NASA and Google's Quantum Artificial Intelligence Laboratory
Quantum computing could totally revolutionize computer technologies and even the way we interact with machines. The joint team working on this project is led by John Martinis of University of California, Santa Barbara. This collaboration reunites prestigious public and private research resources from NASA's Ames Space Research Center in Silicon Valley, Google and the Universities Space Research Association (USRA).
The project focuses on the applications of quantum computing to artificial intelligence (AI). As the director of engineering from Google explained, the Quantum AI team is an integrated hardware group that works with the aim to implement and test new designs for inference processors and quantum optimization, based on learning from the D-Wave quantum annealing architecture and recent theoretical insights.
As scientists continue to explore how to manipulate the technology, quantum computing is still in its infancy. Researchers aim to move the technology from laboratory to computer industry applications. Despites some tests by the Swiss Federal Institute of Technology (ETH Zurich) that have suggested that the Vesuvius D-Wave supercomputer had no tangible benefits over silicon processors, American researchers have great hopes to transform quantum computing into a stable technology within environments outside the laboratory.
The National Security Agency (NSA) is among Vesuvius D-Wave supercomputer's clients. The NAS facility hosts the Quantum AI Laboratory, a collaborative effort among Universities Space Research Association, Google and NASA. The research team explores the potential for quantum computers to approach some optimization problems that are impossible or just difficult for traditional supercomputers to handle.
In spring 2013, a D-Wave Two quantum computer was installed in the laboratory. The system is housed inside a cryogenics system within 10 square meter shielded room and about the size of a garden storage shed. The system is the most powerful of its kind in the world, with a processing capacity of approximately 512 superconducting flux qubits.
The Quantum AI Laboratory makes use of the 512-qubit D-Wave Two quantum computer, housed on the NASA Ames campus, at the NAS facility. In order to provide isolation from vibration and noise, the facility has been extensively retrofitted. A cooling infrastructure was added as well, in order to cool the system to its operating temperature of near-absolute-zero.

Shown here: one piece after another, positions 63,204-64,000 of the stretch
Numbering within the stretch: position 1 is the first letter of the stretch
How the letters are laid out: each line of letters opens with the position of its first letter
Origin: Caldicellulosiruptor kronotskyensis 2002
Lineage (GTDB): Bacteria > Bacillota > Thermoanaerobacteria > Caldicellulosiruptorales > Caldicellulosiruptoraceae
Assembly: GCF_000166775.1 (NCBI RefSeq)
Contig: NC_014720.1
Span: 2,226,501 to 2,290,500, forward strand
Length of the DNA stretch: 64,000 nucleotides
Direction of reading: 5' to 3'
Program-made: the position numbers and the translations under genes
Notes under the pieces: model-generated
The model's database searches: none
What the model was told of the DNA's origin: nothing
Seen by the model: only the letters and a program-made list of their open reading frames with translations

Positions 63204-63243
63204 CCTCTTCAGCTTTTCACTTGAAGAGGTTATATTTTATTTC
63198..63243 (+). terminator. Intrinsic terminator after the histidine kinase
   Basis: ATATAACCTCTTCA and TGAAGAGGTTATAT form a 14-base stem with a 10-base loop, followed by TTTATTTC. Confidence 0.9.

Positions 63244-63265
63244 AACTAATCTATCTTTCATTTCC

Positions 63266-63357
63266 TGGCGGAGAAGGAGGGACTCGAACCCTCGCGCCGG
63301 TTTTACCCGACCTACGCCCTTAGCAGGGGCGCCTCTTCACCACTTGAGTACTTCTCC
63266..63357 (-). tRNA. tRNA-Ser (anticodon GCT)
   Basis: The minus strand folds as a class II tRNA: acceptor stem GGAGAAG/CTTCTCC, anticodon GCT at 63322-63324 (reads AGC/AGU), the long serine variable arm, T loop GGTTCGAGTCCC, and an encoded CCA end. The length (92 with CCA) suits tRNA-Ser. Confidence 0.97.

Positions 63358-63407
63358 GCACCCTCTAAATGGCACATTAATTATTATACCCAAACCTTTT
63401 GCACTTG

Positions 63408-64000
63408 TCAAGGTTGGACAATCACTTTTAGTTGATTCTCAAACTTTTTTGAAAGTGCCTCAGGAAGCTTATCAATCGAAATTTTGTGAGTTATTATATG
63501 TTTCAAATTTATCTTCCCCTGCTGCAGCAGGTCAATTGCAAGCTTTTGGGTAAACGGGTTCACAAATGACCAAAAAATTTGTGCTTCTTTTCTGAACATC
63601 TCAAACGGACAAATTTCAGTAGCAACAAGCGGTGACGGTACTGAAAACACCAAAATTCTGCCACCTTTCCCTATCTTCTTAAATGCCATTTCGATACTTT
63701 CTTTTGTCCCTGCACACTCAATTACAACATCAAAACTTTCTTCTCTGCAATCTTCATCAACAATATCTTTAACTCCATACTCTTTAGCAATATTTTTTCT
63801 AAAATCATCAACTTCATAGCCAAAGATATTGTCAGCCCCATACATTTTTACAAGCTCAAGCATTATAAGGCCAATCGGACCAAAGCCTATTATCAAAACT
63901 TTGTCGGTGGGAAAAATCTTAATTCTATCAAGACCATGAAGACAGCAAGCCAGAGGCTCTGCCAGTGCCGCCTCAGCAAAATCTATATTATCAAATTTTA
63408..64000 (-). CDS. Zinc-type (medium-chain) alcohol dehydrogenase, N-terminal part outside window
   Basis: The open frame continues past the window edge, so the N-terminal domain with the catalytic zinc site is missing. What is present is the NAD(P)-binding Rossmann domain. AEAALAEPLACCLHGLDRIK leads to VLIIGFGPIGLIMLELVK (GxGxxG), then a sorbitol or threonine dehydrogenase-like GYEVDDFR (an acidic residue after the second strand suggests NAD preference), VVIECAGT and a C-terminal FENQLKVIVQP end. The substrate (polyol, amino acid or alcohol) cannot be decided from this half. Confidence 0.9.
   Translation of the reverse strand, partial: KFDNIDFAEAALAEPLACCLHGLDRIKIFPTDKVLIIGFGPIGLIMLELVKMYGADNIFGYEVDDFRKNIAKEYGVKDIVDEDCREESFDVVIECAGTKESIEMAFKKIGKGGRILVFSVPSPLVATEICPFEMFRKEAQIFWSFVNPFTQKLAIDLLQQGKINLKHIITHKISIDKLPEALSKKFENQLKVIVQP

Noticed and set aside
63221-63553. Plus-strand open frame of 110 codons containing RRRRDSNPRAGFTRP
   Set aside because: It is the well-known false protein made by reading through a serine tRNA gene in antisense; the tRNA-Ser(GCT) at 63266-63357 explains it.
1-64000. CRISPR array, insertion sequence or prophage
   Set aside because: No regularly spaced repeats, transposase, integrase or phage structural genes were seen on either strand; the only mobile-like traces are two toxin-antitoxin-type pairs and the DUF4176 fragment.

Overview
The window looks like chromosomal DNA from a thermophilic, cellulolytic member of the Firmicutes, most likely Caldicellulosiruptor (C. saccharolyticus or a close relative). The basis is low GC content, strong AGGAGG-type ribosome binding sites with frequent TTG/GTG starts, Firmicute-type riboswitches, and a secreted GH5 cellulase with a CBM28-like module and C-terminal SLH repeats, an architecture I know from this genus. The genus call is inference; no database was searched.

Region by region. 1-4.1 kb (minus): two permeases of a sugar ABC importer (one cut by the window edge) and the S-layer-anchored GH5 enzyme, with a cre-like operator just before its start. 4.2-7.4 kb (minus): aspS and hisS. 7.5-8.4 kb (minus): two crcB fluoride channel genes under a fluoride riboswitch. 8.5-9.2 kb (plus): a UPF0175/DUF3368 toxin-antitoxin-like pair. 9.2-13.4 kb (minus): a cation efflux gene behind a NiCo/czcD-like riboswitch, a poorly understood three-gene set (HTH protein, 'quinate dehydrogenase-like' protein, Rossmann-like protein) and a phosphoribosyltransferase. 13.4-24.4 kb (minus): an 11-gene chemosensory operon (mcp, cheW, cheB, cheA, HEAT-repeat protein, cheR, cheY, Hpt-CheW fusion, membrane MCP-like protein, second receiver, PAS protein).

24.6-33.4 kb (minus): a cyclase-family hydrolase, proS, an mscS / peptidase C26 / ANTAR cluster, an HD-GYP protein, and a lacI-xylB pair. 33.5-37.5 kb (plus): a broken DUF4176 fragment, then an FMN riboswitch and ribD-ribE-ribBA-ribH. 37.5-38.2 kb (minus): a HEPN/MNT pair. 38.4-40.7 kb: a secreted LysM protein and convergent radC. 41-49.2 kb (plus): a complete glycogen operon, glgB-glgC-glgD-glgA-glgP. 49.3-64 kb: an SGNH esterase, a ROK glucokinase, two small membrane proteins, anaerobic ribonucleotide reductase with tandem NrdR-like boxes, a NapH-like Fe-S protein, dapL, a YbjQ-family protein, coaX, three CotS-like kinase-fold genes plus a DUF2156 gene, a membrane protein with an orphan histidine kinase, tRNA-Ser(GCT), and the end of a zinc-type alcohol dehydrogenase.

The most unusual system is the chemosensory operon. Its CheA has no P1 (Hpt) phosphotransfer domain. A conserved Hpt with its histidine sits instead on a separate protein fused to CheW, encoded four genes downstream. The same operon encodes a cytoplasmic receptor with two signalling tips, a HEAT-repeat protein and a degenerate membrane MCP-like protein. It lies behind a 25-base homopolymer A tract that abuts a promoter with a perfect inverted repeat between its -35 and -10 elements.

After the installation team completed a series of rigorous calibration and acceptance tests, the Quantum AI laboratory has become operational in early fall 2013.The Vesuvius D-Wave supercomputer is co-owned by Google and NASA Ames. In order to aid the research its processing capacity has been doubled. The supercomputer was upgraded to a 1,000 qubit Washington processor.
NASA researchers use this system to research areas where quantum algorithms might dramatically improve someday the agency's ability to solve difficult optimization problems in space exploration, Earth and space sciences, and aeronautics. Among potential applications relevant to NASA are included pattern recognition, machine learning, distributed coordination and navigation, mission planning and scheduling, and system diagnostics and anomaly detection.
A quantum computer makes use directly of quantum mechanical phenomena, such as wave-particle duality, tunneling and entanglement. The system is based on qubits, the name for quantum. A qubit represent a zero, one or both values simultaneously, unlike traditional computers where bits must have a value of either zero or one. The qubit's quantum properties allow scientists to effectively try all possible solutions at once for certain types of optimization problems, arriving at the best answer much more quickly.
Everything about the Google and NASA's Quantum AI Laboratory is exciting. The joint effort provides a powerful D-Wave machine at the disposal of researchers from around the globe. The Universities Space Research Association is inviting international teams of engineers and scientists to share time on the unique super computer.
Quantum computing can be leveraged to advance machine learning, a branch of AI crucial to Google's success. The internet company has already researched with quantum computing before. Its new goal is apply this experimentation into real world results. By combining the traditional data centers with highly specialized extreme computing power, Google aims to build more accurate models for everything from web search to speech recognition.
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